US Defense Secretary Leon Panetta yesterday urged that diplomacy and economic pressure be given more time to work, in comments interpreted as a tacit message to Israeli leaders.
Speaking in Tunis yesterday, Panetta said that economic sanctions against Iran were increasingly effective, although he acknowledged that they might not seem so. Panetta’s words are at odds with those of Israel’s Prime Minister Benjamin Netanyahu, who on Sunday said that sanctions had not set back Iran’s nuclear programme “one iota.”
Panetta will arrive in Israel this evening and will meet with Netanyahu, President Shimon Peres and Defence Minister Ehud Barak. Panetta is the latest in a string of Obama administration officials to visit Israel in the last three weeks. Prime among them have been Secretary of State Hillary Rodham Clinton; Tom Donilon, the national security adviser; and John Brennan, the counterterrorism chief.
According to Shimon Shiffer, writing in Yedioth Ahronoth, Panetta during his trip will reassure Israeli leaders of US determination to stop Iran by all means necessary, whilst also making it clear that unilateral action by Israel would cross a line the US would not tolerate. According to Shiffer, US President Barack Obama’s position, which is known to both Netanyahu and Barak, is that we are 18 months from when Iran can cross its critical nuclear threshold, and at that point the US will use its full might, but is unwilling to do so before.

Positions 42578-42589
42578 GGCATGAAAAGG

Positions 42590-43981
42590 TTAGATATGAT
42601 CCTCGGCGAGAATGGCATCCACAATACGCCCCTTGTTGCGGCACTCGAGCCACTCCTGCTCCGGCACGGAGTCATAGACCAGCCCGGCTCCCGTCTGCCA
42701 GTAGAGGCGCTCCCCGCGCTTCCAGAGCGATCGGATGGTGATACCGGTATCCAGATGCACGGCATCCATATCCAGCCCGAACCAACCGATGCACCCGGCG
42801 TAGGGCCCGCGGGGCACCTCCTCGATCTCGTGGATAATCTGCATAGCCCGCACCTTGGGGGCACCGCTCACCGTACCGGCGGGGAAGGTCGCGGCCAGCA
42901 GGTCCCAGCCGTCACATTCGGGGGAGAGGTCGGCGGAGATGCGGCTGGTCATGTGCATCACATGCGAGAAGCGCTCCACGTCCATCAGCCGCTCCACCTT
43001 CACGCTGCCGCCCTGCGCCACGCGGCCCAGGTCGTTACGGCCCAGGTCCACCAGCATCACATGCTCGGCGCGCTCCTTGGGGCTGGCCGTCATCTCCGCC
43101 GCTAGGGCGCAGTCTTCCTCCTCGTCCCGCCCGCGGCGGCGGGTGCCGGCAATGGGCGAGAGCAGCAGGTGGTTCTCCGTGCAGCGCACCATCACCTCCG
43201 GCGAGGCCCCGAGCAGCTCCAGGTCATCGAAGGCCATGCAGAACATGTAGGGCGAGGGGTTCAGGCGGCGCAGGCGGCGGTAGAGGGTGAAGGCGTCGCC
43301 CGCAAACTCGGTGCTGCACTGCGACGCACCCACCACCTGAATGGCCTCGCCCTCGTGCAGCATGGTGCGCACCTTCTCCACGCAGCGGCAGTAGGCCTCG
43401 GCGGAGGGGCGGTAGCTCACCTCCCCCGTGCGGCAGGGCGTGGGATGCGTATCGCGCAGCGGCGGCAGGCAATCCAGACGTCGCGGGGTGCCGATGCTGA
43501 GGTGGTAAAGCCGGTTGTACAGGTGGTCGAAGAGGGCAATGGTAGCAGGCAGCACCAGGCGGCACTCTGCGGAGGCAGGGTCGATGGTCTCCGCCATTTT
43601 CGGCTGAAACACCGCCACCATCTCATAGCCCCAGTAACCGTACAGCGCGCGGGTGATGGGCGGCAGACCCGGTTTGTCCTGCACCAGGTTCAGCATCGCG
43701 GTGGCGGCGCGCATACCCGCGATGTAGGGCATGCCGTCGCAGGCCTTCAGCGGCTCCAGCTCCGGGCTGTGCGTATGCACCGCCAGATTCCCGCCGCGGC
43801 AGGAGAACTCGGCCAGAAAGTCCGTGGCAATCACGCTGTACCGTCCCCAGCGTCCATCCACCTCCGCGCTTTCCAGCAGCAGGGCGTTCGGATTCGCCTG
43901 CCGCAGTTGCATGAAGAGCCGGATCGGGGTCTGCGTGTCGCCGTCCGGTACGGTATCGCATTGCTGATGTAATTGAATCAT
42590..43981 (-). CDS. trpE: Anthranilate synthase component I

US Ambassador to Israel Daniel Shapiro reiterated the US position in an interview with Israel Radio, saying there was still time regarding the Iranian nuclear threat, although time is running out, and that is why Washington was preparing alternatives, among them the military option, in case negotiations failed. The ambassador added that the US and Israel were coordinated on the matter of Iranian nuclear weapons and were working in full cooperation against a common threat.